We All Need Water to Breathe

Many do not realize that without the global ocean there would be no life on Earth.

A staggering 80% of all the life on Earth is to be found hidden beneath the waves and this vast global ocean pulses around our world driving the natural forces which maintain life on our planet. The ocean covers 70% of Earth’s surface. The average depth of the ocean is 2 or 3 miles. In some places, the ocean is deeper than the tallest mountains are high! The ocean contains about 97% of all the water on Earth.

The oceans provide vital sources of protein, energy, minerals and other products of use the world over and the rolling of the sea across the planet creates over half our oxygen, drives weather systems and natural flows of energy and nutrients around the world, transports water masses many times greater than all the rivers on land combined and keeps the Earth habitable. It is gravely worrying then, that we are damaging the oceans on a scale that is unimaginable to most people.

Water on our planet is a constant source of renewal (water vapour, rivers, lakes, clouds, rain, seas, oceans, glaciers, waterfalls). The cycle is never broken; there is always the same amount of water on earth. All the successive species on earth have drunk the same water. The astonishing matter that is water is one of the most unstable of all. It takes a liquid form as running water, gaseous as vapour or solid as ice.

Everything is linked. Nothing is self-sufficient. Water and air are inseparable, united in life and for our life on Earth. Thus, clouds form over the oceans and bring rain to the landmasses, whose rivers carry water back to the oceans. Sharing is everything. 70% of oxygen, the gas which without we would all die, comes from the algae that live in our oceans. Our earth relies on a fine inter-dependant balance in which every being exists through the existence of another being.

The ocean depends on a subtle fragile harmony that is easily shattered. Thus corals are born from the marriage of algae and shells. Coral reefs cover less than 1% of the ocean floor but they provide a habitat and support thousands of species of fish and sea life. The Great Barrier Reef, off the coast of Australia stretches over 350,000 square kilometres and is home to 1,500 species of fish, 4,000 species of molluscs and 400 species of coral. The equilibrium of the ocean depends on these corals.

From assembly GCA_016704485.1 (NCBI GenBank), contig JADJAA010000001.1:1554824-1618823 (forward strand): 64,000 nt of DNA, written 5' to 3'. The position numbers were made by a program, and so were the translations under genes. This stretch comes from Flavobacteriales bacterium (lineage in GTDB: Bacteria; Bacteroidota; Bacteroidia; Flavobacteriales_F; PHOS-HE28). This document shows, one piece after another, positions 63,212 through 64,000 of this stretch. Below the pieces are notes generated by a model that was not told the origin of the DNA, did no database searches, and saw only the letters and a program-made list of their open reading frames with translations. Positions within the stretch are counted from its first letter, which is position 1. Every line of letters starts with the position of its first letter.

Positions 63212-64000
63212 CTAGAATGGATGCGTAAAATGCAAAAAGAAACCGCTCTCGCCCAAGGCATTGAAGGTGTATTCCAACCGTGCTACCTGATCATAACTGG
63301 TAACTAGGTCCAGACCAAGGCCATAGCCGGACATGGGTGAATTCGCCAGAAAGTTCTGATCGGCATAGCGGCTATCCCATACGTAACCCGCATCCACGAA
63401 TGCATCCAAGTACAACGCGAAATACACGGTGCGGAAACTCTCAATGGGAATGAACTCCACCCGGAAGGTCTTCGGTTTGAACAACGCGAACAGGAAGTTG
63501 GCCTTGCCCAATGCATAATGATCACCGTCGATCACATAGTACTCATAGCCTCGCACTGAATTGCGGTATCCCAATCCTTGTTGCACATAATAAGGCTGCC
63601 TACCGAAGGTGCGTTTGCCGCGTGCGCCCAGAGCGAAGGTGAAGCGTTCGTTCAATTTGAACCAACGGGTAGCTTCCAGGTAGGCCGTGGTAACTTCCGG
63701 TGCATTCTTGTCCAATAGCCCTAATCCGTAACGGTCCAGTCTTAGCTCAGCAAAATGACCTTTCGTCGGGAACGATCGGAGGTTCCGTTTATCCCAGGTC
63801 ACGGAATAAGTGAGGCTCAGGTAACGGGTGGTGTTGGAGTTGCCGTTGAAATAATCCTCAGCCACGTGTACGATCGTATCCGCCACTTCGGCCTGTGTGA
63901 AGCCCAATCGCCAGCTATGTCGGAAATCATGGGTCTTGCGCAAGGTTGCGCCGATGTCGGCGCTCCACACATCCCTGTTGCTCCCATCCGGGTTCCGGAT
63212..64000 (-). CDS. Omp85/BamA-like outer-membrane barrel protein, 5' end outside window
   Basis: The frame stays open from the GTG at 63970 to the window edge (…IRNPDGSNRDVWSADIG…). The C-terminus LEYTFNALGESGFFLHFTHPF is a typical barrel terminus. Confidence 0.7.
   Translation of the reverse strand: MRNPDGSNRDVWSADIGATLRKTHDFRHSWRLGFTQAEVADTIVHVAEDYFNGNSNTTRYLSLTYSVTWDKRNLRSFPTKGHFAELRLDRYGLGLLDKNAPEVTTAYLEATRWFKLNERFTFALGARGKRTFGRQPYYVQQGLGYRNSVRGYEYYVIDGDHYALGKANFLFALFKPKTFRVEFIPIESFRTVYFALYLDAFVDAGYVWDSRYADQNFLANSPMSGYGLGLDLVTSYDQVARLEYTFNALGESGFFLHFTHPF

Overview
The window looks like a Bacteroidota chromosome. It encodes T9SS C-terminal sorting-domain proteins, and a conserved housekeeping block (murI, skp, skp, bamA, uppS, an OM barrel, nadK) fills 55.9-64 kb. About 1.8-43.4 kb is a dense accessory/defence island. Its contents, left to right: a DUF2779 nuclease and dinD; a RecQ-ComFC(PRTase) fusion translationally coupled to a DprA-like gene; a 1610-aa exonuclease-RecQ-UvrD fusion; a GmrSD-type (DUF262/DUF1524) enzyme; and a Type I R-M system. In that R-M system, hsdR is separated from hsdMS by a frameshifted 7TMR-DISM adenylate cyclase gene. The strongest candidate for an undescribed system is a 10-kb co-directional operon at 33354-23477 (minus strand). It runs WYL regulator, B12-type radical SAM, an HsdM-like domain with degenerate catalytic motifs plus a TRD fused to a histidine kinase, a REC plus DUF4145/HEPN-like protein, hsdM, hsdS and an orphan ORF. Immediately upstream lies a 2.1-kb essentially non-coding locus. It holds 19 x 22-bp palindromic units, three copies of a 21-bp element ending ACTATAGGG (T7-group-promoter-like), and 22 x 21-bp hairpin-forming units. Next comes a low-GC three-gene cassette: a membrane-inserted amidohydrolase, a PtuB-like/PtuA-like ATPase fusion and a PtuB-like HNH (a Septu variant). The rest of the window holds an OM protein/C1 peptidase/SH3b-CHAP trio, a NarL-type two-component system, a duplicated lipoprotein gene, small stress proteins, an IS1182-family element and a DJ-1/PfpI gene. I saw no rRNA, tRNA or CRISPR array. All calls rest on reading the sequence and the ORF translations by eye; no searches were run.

In reference to oil spills – Crude oil and dispersants can bleach and kill coral. Oil alone is toxic to corals. Effects range from heavy mucous production by the coral causing stress, disruption of reproductive tissues, bleaching, and mortality. Water dilutes the oil’s toxicity, but when chemical dispersants are used the oil is concentrated in highly toxic droplets. Dispersed oils are much more harmful to corals than oil only. This can have increased detrimental effects on corals because the oil can become more available to coming in contact with the coral tissue.

The ocean plays a starring role in whatever happens with the environment. One big part is in the renewal of water, of its role is to soak up energy (heat) and distribute it more evenly around the Earth. The health of the ocean impacts our climate.

Another critical part the ocean places in the balance on earth is to soak up CO2 (created when we burn fossil fuels such as oil, coal, and natural gas) helping prevent global warming. Too much CO2 also affects the PH balance in water creating too much acid which negatively impacts healthy functioning in humans. Too much acid in the ocean also kills the precious coral that keeps our oceans alive.
“We could trigger a mass extinction on a scale not seen for 100 million years,” warns Richard Norris, Professor of Paleobiology at the Scripps Institution of Oceanography. “Ocean acidification is a bigger problem than global warming.”

Please always remember, every second breath you take comes from the ocean (algae). We must protect our sacred Mother Earth and Oceans.


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